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Sargent v. Southern Pacific Transportation Co.

December 29, 1972

SARGENT, APPELLANT,
v.
SOUTHERN PACIFIC TRANSPORTATION COMPANY, RESPONDENT



Appeal from Circuit Court, Lane County. Edwin E. Allen, Judge.

John Gordon Gearin, Portland, argued the cause for appellant. With him on the brief were Davis C. Landis, and Gearin, Landis & Aebi, Portland, and Anderson, Richmond and Owens, Eugene.

James H. Clarke, Portland, argued the cause for respondent. With him on the brief were Robert E. Maloney, Jr., and McColloch, Dezendorf, Spears & Lubersky, Portland.

Holman, Justice. McAllister, Presiding Justice, and Denecke, Howell, and Bryson, Justices. Tongue, Justice, dissenting.

Holman

Plaintiff is the administrator of the estate of both Diane and Douglas Sargent, husband and wife, who were killed in a collision at a railroad crossing between an automobile, driven by Douglas, and defendant's freight train. Plaintiff filed a separate case for damages for the death of each decedent and the two cases were consolidated for trial. Plaintiff appealed from judgments of involuntary nonsuit given at the completion of plaintiff's cases in chief.

The principal issue is whether the crossing was extrahazardous. The issue is raised in different ways by several assignments of error, but whether prejudicial error was committed is determined by the manner in which this court disposes of the principal issue.

The accident occurred at night, a few miles north of Eugene, where defendant's main line intersects Meadow View Road at approximately a right angle. Plaintiff's decedents were traveling west, the train north, at the time of the accident. Both the road and the train track are straight for a considerable distance each side of the crossing. The view is completely unobstructed by trees, buildings, or anything of similar nature. The land is perfectly flat. Plaintiff's decedents, as they approached the crossing from the east, were faced first with a railroad crossing sign installed by the county and then by an unreflectorized cross buck at the track. There is no evidence of the distance of the county sign from the track, but the parties seem to assume, and the case was tried, as if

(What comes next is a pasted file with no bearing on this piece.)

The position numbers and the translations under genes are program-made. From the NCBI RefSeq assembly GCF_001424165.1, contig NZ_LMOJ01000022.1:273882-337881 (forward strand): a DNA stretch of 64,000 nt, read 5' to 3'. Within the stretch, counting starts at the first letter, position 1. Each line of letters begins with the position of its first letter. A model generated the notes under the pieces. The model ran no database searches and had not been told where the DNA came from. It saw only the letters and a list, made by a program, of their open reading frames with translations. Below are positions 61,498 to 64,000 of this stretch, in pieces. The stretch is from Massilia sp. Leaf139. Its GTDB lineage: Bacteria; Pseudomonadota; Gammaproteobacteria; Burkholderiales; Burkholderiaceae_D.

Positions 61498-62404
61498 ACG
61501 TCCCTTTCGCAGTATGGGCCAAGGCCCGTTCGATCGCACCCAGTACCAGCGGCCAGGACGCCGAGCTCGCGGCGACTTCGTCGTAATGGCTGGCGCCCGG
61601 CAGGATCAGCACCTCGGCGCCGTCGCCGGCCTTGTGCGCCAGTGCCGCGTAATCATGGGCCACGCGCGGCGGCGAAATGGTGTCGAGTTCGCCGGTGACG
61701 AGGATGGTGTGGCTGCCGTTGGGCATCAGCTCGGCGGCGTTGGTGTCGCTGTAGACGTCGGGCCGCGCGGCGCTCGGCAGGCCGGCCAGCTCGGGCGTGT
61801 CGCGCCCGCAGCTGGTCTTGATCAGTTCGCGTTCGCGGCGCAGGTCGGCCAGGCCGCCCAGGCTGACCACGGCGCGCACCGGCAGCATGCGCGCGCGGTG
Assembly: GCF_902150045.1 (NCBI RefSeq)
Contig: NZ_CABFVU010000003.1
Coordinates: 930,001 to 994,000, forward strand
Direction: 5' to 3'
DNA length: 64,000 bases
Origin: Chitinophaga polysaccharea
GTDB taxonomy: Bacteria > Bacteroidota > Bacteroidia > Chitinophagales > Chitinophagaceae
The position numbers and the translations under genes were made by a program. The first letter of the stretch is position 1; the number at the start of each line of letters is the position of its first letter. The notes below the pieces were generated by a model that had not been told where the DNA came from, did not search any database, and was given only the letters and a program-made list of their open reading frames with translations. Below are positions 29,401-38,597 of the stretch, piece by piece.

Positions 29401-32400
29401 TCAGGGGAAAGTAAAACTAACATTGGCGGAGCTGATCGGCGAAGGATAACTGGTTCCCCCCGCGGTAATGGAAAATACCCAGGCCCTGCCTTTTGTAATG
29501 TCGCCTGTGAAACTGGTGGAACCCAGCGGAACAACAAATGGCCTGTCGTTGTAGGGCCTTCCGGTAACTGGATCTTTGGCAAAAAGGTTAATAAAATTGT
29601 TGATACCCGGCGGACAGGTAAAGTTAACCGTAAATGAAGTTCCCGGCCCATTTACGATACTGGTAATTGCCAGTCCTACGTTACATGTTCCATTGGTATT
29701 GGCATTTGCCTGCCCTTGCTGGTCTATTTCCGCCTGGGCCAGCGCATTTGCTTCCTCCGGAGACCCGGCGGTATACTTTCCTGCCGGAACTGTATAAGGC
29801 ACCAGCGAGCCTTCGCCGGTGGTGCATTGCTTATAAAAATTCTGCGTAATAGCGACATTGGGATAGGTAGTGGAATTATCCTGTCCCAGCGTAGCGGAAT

the distance was 275 feet. Pacific Highway 99-W parallels the train track at a distance of approximately three quarters of a mile to the west.

The vehicle in which plaintiff's decedents were riding struck the side of defendant's train while the train was being operated at 35 miles per hour, and it hit the coupling between two box cars which were the 22nd and 23rd units of a freight train of 102 cars pulled by two locomotives.

The atmospheric visibility was good except for spots of patchy ground fog, but there was no evidence of any such fog upon the road to the east of the track at the time of the accident. Plaintiff strenuously contends there was evidence of fog, but a careful examination of all the evidence discloses the contrary. The engineer of the train testified there was occasional patchy fog, but he said Meadow View Road was clear to the east of the track. A deputy sheriff said he ran into fog on his way to the scene of the accident as he approached the crossing from the west. However, this must have been at a time considerably later than the accident, because he said the ambulance was already there by the time he arrived. The first person to arrive at the scene of the accident was a resident who lived a quarter of a mile to the east of the crossing who heard the impact and went immediately to the scene in his automobile. He testified the visibility was clear when he approached the track from the east.

Pictures taken the same evening, after the accident, indicate the surface of the road was almost dry with only a few small damp spots. Two parallel skid marks were shown to lead to the track from the east. There is no evidence of their length, but the case was tried as if they were 175 feet long. The designated

speed for Meadow View Road was 55 miles per hour.

A former Public Utility Commission investigator, who investigated the accident for the Commission, and a civil engineer with experience in grade crossings, who examined the crossing shortly before trial, both testified, in effect, that in their opinion the crossing was extrahazardous.

Whether a crossing is extrahazardous is not determined by the opinion of a witness, expert or otherwise, but by whether the crossing at the time of the accident met the requirements of such a crossing as specified by the opinions of this court. The important factor is not whether the witnesses have an opinion that the crossing is extrahazardous but, rather, the reasons they give for such an opinion.

The Public Utility Commission investigator gave the following reasons for his conclusion:

1) the designated highway speed;

2) the observed speed of vehicular traffic on Meadow View Road;

3) the amount of train traffic over the crossing (25 trains per day);

4) the allowable speed for trains at that location (70 miles per hour for passenger; 60 ...


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